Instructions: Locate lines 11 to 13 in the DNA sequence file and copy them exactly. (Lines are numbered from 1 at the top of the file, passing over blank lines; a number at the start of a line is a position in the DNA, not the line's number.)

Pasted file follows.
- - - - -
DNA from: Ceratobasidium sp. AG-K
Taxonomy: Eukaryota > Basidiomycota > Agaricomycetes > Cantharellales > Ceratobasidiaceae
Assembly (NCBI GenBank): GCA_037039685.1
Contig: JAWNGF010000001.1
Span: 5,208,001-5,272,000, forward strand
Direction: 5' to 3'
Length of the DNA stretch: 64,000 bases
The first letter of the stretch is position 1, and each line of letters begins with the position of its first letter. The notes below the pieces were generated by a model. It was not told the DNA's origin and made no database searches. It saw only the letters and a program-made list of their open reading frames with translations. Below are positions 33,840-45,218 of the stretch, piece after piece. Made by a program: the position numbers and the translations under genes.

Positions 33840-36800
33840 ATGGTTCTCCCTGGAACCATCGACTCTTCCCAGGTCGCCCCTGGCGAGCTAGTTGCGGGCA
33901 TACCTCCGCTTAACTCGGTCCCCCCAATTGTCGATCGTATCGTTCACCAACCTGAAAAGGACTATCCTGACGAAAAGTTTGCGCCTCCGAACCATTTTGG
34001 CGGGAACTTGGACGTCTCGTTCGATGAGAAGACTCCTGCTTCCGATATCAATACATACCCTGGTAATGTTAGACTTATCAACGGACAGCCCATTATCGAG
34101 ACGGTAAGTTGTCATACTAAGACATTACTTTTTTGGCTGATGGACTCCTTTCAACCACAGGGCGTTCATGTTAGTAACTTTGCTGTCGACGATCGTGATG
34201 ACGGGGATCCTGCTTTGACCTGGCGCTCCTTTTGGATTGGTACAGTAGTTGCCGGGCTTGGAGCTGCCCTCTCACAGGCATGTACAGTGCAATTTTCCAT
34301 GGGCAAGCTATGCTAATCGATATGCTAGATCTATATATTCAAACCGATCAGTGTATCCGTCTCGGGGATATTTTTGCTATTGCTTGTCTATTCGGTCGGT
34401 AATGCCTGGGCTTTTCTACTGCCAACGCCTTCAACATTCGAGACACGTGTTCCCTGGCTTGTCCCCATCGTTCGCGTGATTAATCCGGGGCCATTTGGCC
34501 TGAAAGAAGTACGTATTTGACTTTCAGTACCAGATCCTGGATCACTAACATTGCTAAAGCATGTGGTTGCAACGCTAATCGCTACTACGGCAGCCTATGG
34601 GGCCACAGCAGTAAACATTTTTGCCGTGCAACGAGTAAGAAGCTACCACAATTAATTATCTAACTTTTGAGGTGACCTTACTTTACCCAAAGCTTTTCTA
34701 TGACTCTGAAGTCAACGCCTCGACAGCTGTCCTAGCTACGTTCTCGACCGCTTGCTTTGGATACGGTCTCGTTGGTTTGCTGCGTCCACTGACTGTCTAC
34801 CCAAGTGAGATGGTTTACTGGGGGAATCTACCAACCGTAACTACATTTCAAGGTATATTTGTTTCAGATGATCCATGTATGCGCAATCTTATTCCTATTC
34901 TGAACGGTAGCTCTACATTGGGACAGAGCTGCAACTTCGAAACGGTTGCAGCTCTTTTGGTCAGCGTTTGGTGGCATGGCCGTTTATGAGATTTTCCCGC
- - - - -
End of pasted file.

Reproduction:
33901 TACCTCCGCTTAACTCGGTCCCCCCAATTGTCGATCGTATCGTTCACCAACCTGAAAAGGACTATCCTGACGAAAAGTTTGCGCCTCCGAACCATTTTGG
34001 CGGGAACTTGGACGTCTCGTTCGATGAGAAGACTCCTGCTTCCGATATCAATACATACCCTGGTAATGTTAGACTTATCAACGGACAGCCCATTATCGAG
34101 ACGGTAAGTTGTCATACTAAGACATTACTTTTTTGGCTGATGGACTCCTTTCAACCACAGGGCGTTCATGTTAGTAACTTTGCTGTCGACGATCGTGATG